For one reason or the other, the COVID-19 pandemic has had a greater impact on the 2021 racing season than it had on the 2020 racing season.
There have been seven racing days for the season to date, and assuming an October resumption, there is likely at most to be another six racing days bring the total racing days to 13, maybe 14 if another racing day is eked out somewhere.
There were 22 racing days in 2020. With no racing for the past five months, the Classic diary being completed torn up, the fitness of horses completely unknown, and prize money still uncertain, it is hard to be optimistic about the sport’s future.
Given the recent pronouncements by the government, and in the hope that nothing changes over the next few weeks, it is likely that racing will be allowed to resume on October 9 under the strict conditions as a vaccination safe zone. The Arima Race Club (ARC) has been readying itself for such a possibility and so that condition is unlikely to be an issue.
With the resumption of an abridged season, the big question was the future of the Classic races. The Club has addressed that question by indicating apparently that there is a strong intention it would be cancelling the second leg of the ‘Triple Crown’ – the Midsummer Classic.
In many ways, conceptually, the Club had already made a misstep when they decided that the second leg would be run off on the turf track, a significant movement away from the tradition of the ‘Triple Crown’. That decision is now voided by the decision to cancel the race altogether if it stands the test of stakeholders’ challenges.
Given the fact that the three ‘Triple Crown’ races would now be required to be run off over three months, cancellation of one is not entirely surprising. What is somewhat surprising is the decision to replace the Classic with the Derby itself. This means that the Guineas over 1,800 metres will be run off on October 30 according to the draft schedule proposed if not finalised. We have been informed that the Derby will be now runoff on November 27 over 2,000m. Based on correspondence seen by this writer, the decision to run the Derby on November 27 was taken to make room for the local three-year-olds to compete in the Gold Cup on Boxing Day (December 26).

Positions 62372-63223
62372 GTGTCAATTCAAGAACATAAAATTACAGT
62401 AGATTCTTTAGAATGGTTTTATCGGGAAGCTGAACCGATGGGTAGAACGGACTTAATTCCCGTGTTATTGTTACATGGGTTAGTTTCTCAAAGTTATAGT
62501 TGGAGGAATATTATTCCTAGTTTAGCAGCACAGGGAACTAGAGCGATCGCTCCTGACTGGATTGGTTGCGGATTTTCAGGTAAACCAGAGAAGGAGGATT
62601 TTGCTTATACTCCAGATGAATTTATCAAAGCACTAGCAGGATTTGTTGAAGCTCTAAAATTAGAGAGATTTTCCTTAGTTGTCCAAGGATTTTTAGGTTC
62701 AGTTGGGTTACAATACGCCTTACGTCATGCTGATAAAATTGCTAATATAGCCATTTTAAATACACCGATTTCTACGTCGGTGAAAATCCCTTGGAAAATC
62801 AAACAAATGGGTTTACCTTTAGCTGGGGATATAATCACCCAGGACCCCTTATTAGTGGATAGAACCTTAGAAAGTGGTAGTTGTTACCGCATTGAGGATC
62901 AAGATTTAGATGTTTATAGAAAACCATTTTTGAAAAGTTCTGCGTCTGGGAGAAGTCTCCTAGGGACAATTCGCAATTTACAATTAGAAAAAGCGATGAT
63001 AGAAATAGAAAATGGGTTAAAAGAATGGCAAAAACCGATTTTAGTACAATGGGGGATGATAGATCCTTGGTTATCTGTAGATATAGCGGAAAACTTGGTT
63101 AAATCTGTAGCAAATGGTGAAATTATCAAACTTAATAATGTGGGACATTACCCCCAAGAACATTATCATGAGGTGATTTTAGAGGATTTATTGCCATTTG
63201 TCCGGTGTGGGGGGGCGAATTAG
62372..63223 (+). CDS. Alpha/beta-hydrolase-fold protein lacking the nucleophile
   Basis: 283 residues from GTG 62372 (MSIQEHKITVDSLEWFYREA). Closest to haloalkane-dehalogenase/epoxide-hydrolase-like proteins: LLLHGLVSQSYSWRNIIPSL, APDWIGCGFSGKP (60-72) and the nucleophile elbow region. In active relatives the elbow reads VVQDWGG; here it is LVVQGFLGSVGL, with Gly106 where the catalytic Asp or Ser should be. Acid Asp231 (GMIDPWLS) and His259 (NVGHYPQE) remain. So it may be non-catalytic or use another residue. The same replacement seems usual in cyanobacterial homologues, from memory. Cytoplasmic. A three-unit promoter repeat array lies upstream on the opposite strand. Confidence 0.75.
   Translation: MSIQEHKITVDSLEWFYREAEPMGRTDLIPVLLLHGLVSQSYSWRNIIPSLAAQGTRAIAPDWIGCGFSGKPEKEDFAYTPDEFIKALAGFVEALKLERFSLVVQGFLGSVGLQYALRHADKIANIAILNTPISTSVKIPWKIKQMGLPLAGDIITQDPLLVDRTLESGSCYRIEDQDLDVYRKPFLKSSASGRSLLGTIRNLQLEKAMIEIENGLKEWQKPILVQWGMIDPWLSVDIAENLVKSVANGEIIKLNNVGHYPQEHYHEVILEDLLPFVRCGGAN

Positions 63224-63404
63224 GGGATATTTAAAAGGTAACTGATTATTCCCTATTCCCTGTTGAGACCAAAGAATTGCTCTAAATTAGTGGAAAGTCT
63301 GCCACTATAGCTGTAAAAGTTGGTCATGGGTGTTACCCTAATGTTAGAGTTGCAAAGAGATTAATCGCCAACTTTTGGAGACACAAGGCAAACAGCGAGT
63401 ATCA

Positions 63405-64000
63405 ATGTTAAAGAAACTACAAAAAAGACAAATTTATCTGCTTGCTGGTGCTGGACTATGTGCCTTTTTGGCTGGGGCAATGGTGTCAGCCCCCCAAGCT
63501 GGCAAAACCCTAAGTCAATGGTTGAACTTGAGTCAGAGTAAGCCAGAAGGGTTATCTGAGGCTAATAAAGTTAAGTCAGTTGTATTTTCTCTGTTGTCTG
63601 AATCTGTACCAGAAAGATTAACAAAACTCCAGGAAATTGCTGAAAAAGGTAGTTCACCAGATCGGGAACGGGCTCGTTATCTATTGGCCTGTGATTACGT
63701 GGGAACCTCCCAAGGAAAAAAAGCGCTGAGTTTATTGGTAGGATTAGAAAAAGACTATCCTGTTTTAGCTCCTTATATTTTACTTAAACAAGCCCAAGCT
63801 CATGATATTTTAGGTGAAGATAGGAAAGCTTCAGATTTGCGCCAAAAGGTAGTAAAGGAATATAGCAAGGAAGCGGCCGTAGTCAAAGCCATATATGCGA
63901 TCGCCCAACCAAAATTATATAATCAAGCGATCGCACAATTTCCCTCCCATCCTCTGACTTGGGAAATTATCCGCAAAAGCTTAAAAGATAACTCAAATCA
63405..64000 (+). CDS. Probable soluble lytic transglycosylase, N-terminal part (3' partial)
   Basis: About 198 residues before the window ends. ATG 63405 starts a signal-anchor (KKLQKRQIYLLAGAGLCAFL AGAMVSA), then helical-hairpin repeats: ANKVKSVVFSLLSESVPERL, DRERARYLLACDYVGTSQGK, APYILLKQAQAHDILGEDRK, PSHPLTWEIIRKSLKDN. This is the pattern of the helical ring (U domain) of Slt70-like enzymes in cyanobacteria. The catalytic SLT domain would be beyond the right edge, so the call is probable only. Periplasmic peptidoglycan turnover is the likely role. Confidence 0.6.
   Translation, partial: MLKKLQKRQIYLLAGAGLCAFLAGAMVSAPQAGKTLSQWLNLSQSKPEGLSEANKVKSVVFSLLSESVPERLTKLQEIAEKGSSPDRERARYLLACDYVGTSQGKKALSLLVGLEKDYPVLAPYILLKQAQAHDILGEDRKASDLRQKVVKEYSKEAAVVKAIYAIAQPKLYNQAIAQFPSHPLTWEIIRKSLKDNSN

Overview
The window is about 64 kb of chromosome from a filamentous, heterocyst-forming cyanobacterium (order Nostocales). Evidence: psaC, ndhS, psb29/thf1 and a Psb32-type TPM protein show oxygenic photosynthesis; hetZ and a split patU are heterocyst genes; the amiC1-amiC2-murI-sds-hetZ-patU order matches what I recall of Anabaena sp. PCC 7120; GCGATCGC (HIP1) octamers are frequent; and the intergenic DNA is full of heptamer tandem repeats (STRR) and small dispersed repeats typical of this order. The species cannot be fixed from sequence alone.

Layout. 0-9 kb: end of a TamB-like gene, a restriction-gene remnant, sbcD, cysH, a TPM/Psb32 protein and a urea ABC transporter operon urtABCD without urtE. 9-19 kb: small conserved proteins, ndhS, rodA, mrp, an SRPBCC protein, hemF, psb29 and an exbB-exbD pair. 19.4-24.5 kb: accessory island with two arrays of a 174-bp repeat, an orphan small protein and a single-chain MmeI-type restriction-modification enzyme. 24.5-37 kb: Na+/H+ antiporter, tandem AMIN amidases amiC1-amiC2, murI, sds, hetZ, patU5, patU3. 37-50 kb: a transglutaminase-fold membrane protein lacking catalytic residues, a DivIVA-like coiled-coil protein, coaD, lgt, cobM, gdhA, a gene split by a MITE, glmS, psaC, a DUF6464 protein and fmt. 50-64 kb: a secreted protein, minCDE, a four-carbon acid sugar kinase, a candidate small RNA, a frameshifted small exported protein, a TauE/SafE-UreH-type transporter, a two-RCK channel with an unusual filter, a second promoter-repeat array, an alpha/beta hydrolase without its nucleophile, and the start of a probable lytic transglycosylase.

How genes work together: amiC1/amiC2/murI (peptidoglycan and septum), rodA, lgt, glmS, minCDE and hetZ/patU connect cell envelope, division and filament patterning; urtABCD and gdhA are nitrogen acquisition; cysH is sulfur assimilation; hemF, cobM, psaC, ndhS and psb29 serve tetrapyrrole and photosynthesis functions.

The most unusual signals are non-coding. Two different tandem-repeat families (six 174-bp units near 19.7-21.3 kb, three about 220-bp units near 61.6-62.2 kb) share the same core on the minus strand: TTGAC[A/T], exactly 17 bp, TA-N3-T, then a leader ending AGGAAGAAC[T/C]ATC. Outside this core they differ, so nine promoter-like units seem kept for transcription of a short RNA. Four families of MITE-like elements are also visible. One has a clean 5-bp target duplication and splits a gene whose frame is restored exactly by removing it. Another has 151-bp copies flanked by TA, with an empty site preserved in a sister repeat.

When coming up with a racing programme, the primary consideration has to be the welfare of the horses. There will be only one racing day before the 1,800m Guineas is run off and there would be about four months since the horses have last raced. To ask young horses to compete over that distance at this point in their careers is far from ideal but to compound the situation by asking them to come back less than one month later and compete in the Derby over 2,000m borders on the insane.
The rationale being put forward of leaving room for the horses to compete in the Gold Cup against more hardened campaigners is also extremely inconsiderate of these animals. While the first situation may be unavoidable if the objective is to stage as many legs of the ‘Triple Crown’ as possible, the second is certainly not.
Most of the current race fans would be well aware that for a very long time, the Trinidad Derby was actually runoff on the same day as the Gold Cup (in its various names) for a long time in the history of the sport.
While the objective of having three-year-olds compete in both the Derby and the Gold Cup is laudable, the well-being of the horses, as opposed to their owners, should really be the main objective of any decision taken with respect to race framing. This decision does not appear to do that.
In 2020, even though the Derby was staged on November 28, 2020, none of the leading three-year-olds elected to run in the Gold Cup on December 26, 2020, with connections of all of the three-year-olds deciding to compete in the Breeders Classic (over 1,800m instead).
While that event was removed from the 2021 Classic diary, the 2020 experience makes it clear that connections of the locally bred three-year-olds would elect to not compete in the Gold Cup if there was an alternative because of the significant disadvantage in terms of physical and mental readiness for their charges. And that was after 22 days of racing and two months of racing lost between April and May 2020, as opposed to five months of racing lost between May and September 2021.
It is difficult to believe that all of those involved in the sport, owners, trainers, and administrators, could believe that the decision with respect to the remaining ‘Triple Crown’ races is in the best interest of the horses. Hopefully, it is not too late for the ARC to review this decision and revise it accordingly.
One alternative would be to push back the staging of the Guineas to November (possibly the first racing day in the month) and stage the Derby on Boxing Day. This would give the locally bred three-year-olds an extra racing day to get ready for the first Classic and more days in between that first Classic and the Derby.